Pynchon Recommends...

PART 2: * David Attoe, Lion at the Door, Little, Brown, 1989.

In a quietly passionate voice that speaks to our hearts, David Attoe has brilliantly, honorably imagined himself into lives whose truths we recognize, lives otherwise only lost, and with his eloquent care, rescued them from the silence.

  • Jim Dodge, Stone Junction, Atlantic Monthly Press, 1990.

Here is American storytelling as tall as it is broadly imagined and deeply felt, exuberant with outlaw humor and honest magic. Reading Stone Junction is like being at a nonstop party in celebration of everything that matters.

  • Howard A. Rodman, Destiny Express, Atheneum, 1990.

Daringly imagined and darkly romantic -- a moral thriller.

  • Don DeLillo, Mao II, Penguin Books, 1991.

Here is American storytelling as tall as it is broadly imagined and deeply felt, exuberant with outlaw humor and honest magic. Reading Stone Junction is like being at a nonstop party in celebration of everything that matters.

  • James Hillman and Michael Ventura, We've Had A Hundred Years of Psychotherapy -- and the World's Getting Worse, HarperCollins, 1992.

This provocative, dangerous, and high-spirited conversation sounds like one that many of us have been holding with ourselves, more and less silently, as times have grown ever 9 darker. Finally somebody has begun to talk out loud about what must change, and what must be left behind, if we are to navigate the perilous turn of this millennium and survive. For bravely lighting up these first beacons in the night, Ventura and Hillman deserve our thanks as well as our closest attention.

  • Jack Kelly, Mad Dog, Atheneum, 1992.

Lyrical and fast-driving, this tale of Dillinger's last days restores to us with brilliant fidelity a long-unredeemed part of our true outlaw heritage.

  • Steve Erickson, Arc d'X, Poseidon Press, 1993.

Mind-warping in its vision, absolute in its integrity, Arc d'X is classic Erickson -- as daring, crazy, and passionate as any American writing since the Declaration of Independence.

  • Matt Ruff, Sewer, Gas & Electric: The Public Works Trilogy, Atlantic Monthly Press, 1994.

A post-Millennial spectacular -- dizzingly readable!

  • George Saunders, Civilwarland in Bad Decline: Stories and a Novella. Random House, 1996.

An astoundingly tuned voice -- graceful, dark, authentic, and funny.

  • Phil Patton, Dreamland: Travels Inside the Secret World of Roswell and Area 51, Villard, 1998.

A mind-opening tale of trespass and revelation, of road adventures, of technothriller hardware, of saucer folks, and aerospace outlaws -- as well as a daring account of our history through the Cold War and beyond by what we have seen, and often wish we had not seen, in the hazardous dreamscape of the American Sky.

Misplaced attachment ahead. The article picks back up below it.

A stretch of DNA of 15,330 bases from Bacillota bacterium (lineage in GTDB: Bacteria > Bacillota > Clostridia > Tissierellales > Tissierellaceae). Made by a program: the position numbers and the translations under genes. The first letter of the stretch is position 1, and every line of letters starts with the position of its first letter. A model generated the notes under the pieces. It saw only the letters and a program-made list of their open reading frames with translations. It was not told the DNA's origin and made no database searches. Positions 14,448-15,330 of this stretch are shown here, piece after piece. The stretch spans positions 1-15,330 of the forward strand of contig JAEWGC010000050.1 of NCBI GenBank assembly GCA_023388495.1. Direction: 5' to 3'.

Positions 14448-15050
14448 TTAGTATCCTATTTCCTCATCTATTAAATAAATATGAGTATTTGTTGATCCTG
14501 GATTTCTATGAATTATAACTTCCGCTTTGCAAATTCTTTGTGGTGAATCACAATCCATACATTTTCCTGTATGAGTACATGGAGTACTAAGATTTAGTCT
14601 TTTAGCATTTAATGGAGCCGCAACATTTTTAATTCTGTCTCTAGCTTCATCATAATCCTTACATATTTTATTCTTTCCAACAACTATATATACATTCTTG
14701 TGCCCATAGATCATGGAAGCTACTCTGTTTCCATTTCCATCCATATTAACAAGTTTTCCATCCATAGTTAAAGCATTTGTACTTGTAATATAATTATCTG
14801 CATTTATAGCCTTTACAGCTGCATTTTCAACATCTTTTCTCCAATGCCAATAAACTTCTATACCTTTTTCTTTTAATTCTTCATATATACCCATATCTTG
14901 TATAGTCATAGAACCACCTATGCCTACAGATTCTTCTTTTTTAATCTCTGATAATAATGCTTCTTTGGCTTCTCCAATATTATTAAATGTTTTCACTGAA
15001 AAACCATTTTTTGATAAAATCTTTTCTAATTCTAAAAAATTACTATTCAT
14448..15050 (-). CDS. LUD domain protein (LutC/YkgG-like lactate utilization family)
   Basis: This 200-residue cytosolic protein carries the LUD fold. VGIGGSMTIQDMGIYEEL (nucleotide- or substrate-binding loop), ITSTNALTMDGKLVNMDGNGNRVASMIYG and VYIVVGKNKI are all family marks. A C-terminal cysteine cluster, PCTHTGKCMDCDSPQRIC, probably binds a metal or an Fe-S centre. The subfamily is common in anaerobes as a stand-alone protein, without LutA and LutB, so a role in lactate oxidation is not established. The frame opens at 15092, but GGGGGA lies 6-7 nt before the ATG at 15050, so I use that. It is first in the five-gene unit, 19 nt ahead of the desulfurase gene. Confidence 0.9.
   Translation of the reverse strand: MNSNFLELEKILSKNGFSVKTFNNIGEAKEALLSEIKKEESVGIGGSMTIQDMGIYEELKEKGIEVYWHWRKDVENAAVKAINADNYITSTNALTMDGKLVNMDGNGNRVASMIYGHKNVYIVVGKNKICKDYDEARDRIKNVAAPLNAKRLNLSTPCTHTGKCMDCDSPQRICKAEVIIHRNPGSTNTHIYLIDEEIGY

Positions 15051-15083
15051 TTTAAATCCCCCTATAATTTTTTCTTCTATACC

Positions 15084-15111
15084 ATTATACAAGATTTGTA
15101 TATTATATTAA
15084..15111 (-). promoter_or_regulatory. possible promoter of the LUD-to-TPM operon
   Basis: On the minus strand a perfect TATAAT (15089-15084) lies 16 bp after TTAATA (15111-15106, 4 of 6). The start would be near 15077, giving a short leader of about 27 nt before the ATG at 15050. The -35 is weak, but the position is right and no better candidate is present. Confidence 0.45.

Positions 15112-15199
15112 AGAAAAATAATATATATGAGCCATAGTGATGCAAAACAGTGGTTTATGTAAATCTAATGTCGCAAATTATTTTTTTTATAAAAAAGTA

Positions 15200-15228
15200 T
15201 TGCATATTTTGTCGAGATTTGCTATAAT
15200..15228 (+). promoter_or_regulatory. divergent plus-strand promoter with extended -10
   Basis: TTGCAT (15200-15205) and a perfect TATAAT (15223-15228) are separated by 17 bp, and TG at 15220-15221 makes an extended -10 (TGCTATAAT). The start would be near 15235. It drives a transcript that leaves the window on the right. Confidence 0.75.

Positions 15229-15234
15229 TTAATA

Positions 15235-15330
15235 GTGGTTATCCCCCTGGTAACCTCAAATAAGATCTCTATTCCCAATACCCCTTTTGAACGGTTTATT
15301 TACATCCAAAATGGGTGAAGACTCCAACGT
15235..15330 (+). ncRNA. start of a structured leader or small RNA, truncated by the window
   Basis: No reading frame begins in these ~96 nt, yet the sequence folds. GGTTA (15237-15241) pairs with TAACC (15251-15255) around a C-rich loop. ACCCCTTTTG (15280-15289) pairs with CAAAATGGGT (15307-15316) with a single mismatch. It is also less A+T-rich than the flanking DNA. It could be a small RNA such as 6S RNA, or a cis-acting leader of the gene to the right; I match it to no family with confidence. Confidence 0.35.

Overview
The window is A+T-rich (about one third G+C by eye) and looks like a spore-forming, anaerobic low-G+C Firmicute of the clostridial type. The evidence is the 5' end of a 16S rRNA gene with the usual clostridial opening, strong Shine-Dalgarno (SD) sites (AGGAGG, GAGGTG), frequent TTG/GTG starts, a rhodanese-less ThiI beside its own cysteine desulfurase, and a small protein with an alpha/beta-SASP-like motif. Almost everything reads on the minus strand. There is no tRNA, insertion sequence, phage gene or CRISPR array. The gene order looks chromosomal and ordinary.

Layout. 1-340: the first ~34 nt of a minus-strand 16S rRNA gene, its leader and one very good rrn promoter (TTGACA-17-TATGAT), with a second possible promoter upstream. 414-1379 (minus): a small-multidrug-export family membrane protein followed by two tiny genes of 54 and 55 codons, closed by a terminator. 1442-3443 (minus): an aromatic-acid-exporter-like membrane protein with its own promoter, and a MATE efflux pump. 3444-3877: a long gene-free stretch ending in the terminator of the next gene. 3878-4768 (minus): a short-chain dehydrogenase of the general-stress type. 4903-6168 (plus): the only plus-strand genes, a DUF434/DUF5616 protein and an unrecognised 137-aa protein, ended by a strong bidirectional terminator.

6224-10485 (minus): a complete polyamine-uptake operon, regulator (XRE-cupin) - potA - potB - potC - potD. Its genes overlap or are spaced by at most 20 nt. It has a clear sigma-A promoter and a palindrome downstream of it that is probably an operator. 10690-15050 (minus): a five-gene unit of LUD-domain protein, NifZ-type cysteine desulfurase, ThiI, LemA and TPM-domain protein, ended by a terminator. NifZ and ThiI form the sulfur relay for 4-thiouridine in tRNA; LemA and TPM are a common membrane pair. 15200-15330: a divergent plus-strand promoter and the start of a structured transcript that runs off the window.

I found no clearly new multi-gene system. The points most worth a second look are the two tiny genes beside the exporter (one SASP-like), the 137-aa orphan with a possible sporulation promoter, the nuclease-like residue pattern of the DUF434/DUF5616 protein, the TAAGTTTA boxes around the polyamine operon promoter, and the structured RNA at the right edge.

• Magnus Mills, The Restraint of Beasts, Arcade, 1998.

A demented, deadpan comic wonder, this rude salute to the dark side of contract employment has the exuberant power of a magic word it might possibly be dangerous (like the title of a certain other Scottish tale) to speak out loud.

  • Jim Knipfel, Slackjaw, Tarcher/Putnam, 1999.

Slackjaw is an extraordinary emotional ride through the lives and times of reader and writer alike. It is maniacally aglow with a born storyteller's gifts of observation, an amiably deranged sense of humor, and a heart too bounced around by his history, and ours, not to have earned Mr. Knipfel, at last, an unsentimental clarity that is generous and deep. What begins as a cautionary tale turns out to be, after all, an exemplary American 11 life. The Park Service ought to be charging admission. Long may he continue to astonish us.

  • Emily Barton, The Testament of Yves Gundron, Farrar Straus & Giroux, 2000.

Blessedly post-ironic, engaging and heartfelt -- a story that moves with ease and certainty, deeply respecting the given world even as it shines with the integrity of a dream.

  • Donald Antrim, The Verificationist by Donald Antrim, Knopf, 2000.

Donald Antrim is in top form with this high-spirited hallucination, whose characters, undeniably ourselves, carry on engagingly and shamelessly, in an off-the-wall, not to mention off-the-ceiling, environment that is also the world we know, and sometimes wish we didn't.

  • Rick Moody, The Black Veil: A Memoir with Digressions, Little, Brown & Company, 2002

Rick Moody, writing with boldness, humor, generosity of spirit, and a welcome sense of wrath, takes the art of the memoir an important step into its future.

  • Jim Knipfel, The Buzzing, Vintage, 2003.

The Balzac of the bin is at it again. With this paranoid Valentine to New York -- and to a certain saurian colossus noted for his own ambivalent feelings about large cities -- Mr. Knipfel now brings to fiction the welcome gifts which distinguished his previous books -- the authenticity, the narrative exuberance, the integrity of his cheerfully undeluded American voice.

Here are some of the blurbs.

Here's the intro to the biography of Donald Barthelme, The Teachings of Don B.

EDIT: I've linked the intro to Richard Farina's Been Down So Long...

EDIT 2: Oops... Just saw /u/sandman91 had already posted the link to the blurb page..

EDIT 3: Okay, hopped up on coffee so I added as many blurbs as I could find, mostly from this list compiled by someone named Patrick Lane.

/r/ThomasPynchon Thread